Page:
The SeaBIOS code can be built using standard GNU tools. A recent Linux distribution should be able to build SeaBIOS using the standard compiler tools.
It is possible to configure additional compile time options - run make menuconfig to do this.
Testing images on QEMU
To test under QEMU, one will need to create a directory with all the bios images and then overwrite the main bios image. For example:
cp /usr/share/qemu/*.bin mybiosdir/ cp out/bios.bin mybiosdir/
Once this is setup, one can instruct QEMU to use the newly created directory for rom images. For example:
qemu -L mybiosdir/ -fda myfdimage.img
For best results, please use QEMU version 0.12.0 or later.
Testing images on Bochs
To test the bios under bochs, some config option changs are needed. Run make menuconfig, set CONFIG_OPTIONROMS_DEPLOYED, and unset CONFIG_MTRR_INIT. Then one can run Bochs with the resulting bios.bin file - for example:
bochs -q 'floppya: 1_44=myfdimage.img, status=inserted' 'romimage: file=out/bios.bin'
For best results, please use Bochs version 2.4.5 or later.
SeaBIOS writes informational messages to a special debug port. Under QEMU, one can view these messages using the isa-debugcon module. For example:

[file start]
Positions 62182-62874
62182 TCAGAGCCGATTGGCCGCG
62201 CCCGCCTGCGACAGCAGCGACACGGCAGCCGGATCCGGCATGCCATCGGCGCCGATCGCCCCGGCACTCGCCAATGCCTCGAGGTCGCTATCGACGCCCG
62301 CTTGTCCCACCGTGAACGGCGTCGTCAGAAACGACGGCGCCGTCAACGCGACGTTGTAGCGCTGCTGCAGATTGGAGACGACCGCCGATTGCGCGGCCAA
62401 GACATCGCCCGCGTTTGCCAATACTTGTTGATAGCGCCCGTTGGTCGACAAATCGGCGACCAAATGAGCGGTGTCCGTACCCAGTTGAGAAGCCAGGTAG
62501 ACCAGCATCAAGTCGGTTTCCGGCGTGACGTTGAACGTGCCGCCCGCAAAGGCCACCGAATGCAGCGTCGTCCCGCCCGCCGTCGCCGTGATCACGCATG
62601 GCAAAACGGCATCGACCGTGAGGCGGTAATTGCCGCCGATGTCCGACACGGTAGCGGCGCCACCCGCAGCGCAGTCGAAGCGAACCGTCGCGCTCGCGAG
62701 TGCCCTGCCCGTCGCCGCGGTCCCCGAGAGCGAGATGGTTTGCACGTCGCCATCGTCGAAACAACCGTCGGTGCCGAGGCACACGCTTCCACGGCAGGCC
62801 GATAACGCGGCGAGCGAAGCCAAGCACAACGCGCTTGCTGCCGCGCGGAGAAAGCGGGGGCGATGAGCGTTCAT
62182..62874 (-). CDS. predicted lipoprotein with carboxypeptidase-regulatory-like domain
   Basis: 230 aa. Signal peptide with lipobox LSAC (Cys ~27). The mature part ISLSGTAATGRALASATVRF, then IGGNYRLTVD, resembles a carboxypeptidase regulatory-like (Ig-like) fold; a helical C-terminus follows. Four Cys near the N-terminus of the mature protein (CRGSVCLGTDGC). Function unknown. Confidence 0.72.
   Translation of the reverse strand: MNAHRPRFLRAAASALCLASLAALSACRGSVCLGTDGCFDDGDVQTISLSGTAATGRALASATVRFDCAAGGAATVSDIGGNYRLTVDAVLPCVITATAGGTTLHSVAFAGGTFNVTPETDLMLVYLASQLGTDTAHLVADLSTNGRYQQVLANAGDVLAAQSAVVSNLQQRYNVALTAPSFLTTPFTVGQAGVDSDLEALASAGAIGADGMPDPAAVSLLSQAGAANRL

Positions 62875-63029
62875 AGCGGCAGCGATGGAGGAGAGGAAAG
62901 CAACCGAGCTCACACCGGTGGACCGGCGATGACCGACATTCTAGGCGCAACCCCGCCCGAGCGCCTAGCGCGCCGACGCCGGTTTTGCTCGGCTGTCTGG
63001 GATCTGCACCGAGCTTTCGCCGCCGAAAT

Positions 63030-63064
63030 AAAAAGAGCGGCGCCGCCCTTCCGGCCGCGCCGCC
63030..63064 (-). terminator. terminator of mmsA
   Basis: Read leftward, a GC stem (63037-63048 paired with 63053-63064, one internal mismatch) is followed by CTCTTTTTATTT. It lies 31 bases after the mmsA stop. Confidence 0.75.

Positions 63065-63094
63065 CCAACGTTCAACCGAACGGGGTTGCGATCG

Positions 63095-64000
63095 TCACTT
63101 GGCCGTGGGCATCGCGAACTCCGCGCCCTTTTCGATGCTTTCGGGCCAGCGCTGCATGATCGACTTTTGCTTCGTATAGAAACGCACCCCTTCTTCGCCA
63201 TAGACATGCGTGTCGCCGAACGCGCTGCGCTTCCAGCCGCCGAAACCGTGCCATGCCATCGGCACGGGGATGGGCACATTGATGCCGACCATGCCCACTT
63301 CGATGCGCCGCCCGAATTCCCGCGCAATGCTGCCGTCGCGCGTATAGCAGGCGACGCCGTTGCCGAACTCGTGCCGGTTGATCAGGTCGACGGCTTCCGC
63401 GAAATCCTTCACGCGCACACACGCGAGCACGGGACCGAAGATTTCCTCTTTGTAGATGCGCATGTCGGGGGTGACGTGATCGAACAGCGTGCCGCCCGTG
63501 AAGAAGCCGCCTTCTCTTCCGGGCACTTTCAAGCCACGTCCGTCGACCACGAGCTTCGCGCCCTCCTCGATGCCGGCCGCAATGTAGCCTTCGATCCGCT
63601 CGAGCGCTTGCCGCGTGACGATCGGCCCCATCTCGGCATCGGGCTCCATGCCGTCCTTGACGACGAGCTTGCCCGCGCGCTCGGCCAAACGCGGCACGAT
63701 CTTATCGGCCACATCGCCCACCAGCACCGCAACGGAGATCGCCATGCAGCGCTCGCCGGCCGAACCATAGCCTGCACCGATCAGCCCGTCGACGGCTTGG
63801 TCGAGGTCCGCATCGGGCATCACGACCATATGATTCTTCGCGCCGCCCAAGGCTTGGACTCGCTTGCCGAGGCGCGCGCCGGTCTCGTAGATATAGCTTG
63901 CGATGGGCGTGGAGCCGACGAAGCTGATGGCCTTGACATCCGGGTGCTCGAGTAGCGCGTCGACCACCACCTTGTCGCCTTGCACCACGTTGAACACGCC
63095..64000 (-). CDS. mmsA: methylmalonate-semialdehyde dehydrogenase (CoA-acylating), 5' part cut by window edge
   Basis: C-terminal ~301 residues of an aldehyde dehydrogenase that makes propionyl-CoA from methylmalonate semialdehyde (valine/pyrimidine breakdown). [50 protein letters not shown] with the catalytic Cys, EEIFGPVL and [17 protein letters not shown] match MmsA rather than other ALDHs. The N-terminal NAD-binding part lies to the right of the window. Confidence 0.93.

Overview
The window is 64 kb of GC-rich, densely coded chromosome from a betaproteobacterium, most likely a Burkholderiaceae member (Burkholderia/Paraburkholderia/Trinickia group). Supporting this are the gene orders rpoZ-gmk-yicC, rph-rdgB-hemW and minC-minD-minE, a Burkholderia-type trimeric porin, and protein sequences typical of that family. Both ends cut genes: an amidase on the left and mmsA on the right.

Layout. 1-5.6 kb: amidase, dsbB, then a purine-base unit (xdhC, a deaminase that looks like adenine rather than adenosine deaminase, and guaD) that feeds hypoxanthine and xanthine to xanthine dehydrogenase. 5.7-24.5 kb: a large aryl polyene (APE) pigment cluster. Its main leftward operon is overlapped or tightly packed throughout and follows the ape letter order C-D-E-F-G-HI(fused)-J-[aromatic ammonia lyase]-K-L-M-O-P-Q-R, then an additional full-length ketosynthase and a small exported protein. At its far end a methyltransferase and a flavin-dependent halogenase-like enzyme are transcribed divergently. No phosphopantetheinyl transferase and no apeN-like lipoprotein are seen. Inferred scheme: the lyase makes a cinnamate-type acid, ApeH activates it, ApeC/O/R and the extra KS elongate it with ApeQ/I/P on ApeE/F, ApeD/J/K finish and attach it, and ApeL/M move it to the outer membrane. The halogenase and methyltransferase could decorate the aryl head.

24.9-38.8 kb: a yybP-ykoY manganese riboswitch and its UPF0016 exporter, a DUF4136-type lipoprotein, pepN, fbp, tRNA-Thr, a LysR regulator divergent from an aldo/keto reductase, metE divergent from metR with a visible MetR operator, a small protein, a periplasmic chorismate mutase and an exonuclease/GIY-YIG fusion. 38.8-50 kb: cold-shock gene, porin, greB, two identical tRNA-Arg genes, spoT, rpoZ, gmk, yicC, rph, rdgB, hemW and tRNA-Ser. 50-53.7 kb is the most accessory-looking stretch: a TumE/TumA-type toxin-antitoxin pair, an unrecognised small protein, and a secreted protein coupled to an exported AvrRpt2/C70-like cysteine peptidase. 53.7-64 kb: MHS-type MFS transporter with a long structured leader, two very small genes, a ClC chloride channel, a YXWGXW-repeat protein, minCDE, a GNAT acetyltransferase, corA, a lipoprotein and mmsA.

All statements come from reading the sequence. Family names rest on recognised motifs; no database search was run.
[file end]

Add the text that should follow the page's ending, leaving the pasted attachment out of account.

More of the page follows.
qemu -fda myfdimage.img -chardev stdio,id=seabios -device isa-debugcon,iobase=0x402,chardev=seabios
It's possible to increase the verbosity of the SeaBIOS debug information. To do this, run make menuconfig and set CONFIG_DEBUG_LEVEL to a higher value. When reporting issues, please set the debug level to 8 (levels above 8 will frequently cause too much data) and include the full log along with a description of the problem in the trouble report.
Debugging with QEMU and GDB
The gdb-server mechanism of QEMU is also useful. One can use gdb with QEMU to debug system images. To use this, add '-s -S' to the QEMU command line. For example:
qemu -L mybiosdir/ -fda myfdimage.img -s -S
Then, in another session, run gdb with either out/rom16.o (to debug bios 16bit code) or out/rom32.o (to debug bios 32bit code). For example:
Once in gdb, use the command target remote localhost:1234 to have gdb connect to qemu. See the QEMU documentation for more information on using gdb and qemu in this mode. Note that gdb seems to get breakpoints confused when the cpu is in 16-bit real mode. This makes stepping through the program difficult (though 'step instruction' still works). Also, one may need to set 16bit break points at both the cpu address and memory address (eg, break *0x1234 ; break *0xf1234).